How I made my GitHub profile README dynamic

Have you heard about GitHub profile READMEs?

Did you know you can add a README to your GitHub profile to tell others about yourself and create a really cool profile?

To do that, you simply create a repository with the same name as your GitHub username. For more details on how to do this and how it works, check out GitHub’s guide on managing your profile README.

Now, how can you customize it to make a cool GitHub profile?

There are numerous ways to do this. Some people design their profiles using HTML and CSS because README.md files are written in markdown, which supports them. Many individuals add more icons and badges to enhance the appearance. You can find various ideas and tools in the repository awesome-github-profile-readme.

Here are a couple of examples of cool profiles:

JessicaLim8 JessicaLim8 profile

WaylonWalker WaylonWalker profile

However, for me, making something dynamic in the README is even cooler. This means displaying information about repositories, stars, languages written, followers, and more. To achieve this, we often use GitHub Actions to fetch the data and rewrite them to the README.

Luckily, some folks have already done this for us. Open source is awesome!

Two popular repositories for this purpose are:

  • github-readme-stats: Dynamically generated stats for your GitHub READMEs.
  • metrics: An infographics generator with 30+ plugins and 300+ options to display stats about your GitHub account and render them as SVG, Markdown, PDF, or JSON.

Both projects are fantastic, but I prefer to use metrics because it offers a wide range of cool features and plugins. You can explore these repositories for more details and examples.

Here’s an example of github-readme-stats Github stats example

and example of my profile using metrics My github profile using metrics

Additionally if you write a blog, it would be cool to include your latest post on your GitHub profile. I was inspired by how Simon Willison made the content of his README profile dynamic. He wrote a Python script and a GitHub action for this job and explained the process in his article Building a self-updating profile README for GitHub.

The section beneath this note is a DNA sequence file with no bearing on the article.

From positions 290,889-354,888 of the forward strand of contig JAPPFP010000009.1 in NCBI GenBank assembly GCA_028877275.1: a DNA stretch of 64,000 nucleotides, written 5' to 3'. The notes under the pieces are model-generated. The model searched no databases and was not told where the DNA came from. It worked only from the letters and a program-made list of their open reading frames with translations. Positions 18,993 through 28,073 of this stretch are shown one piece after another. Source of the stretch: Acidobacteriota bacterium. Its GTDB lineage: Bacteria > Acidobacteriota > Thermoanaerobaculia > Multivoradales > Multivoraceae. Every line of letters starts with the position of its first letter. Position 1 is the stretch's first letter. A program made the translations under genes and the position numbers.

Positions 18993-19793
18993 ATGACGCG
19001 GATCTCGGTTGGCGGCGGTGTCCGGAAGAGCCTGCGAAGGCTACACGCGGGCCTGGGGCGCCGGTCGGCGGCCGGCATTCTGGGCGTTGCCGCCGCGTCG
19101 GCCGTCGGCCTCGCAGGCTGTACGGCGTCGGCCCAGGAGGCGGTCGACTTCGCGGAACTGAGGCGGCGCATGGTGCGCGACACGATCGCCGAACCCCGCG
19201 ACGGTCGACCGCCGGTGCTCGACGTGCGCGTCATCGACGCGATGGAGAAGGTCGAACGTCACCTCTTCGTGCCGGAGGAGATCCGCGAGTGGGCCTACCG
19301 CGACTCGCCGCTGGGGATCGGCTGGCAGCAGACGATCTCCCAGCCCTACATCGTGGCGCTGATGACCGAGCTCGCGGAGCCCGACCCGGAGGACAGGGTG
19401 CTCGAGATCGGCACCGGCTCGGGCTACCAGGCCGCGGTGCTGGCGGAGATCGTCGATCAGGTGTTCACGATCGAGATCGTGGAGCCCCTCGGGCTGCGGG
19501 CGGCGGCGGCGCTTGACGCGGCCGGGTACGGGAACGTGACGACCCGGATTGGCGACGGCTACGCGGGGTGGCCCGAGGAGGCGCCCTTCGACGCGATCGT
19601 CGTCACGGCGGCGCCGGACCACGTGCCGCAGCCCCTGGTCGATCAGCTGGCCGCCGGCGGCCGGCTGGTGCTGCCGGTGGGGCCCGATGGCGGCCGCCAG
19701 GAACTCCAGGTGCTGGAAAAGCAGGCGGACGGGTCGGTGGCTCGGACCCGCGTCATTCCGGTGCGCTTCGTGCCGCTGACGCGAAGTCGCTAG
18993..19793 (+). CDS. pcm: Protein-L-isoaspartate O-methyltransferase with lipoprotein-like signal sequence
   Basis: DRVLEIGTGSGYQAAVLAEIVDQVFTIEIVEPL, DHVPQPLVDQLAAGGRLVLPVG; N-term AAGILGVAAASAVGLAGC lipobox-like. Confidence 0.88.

Here’s how his profile looks like: Simonw profile

Additionally, Óscar - the creator of Tabi theme, that I use on this website, also created a tool called dōteki. dōteki builds on Simon’s idea but is more complete and flexible, supporting various plugins: Feed, current date, FIGlet, Last.fm and Random choice plugin.

dōteki supports these features via a GitHub action, making it easier to implement. For anyone looking for a quick and easy solution, I think dōteki is a great choice. Check out the tool and give it a star if you find it useful.

Thanks so much to Simon and Óscar for your contributions and for sharing your knowledge with the community.

Personally, I prefer to follow Simon’s original idea and write something from scratch. It helps me understand the different tools better and is more fun. Plus, it allows for more customization.

Now, it’s time for some coding. Here is the Python script I use to fetch posts from my blog:

import logging
from typing import Any
import pathlib
import feedparser
import requests
import re
from datetime import datetime

DEFAULT_N = 5
DEFAULT_DATE_FORMAT = "%Y-%m-%d"

root = pathlib.Path(__file__).parent.resolve()

def fetch_feed(url: str) -> list[dict[str, str]]:
    try:
        response = requests.get(url)
        response.raise_for_status()
        feed = feedparser.parse(response.content)
        if not feed.entries:
            logging.error("Malformed feed: no entries found")
            return []
    except requests.exceptions.RequestException as e:
        logging.error(f"Error fetching the feed: {e}")
        return []
    except Exception as e:
        logging.error(f"Error processing the feed: {e}")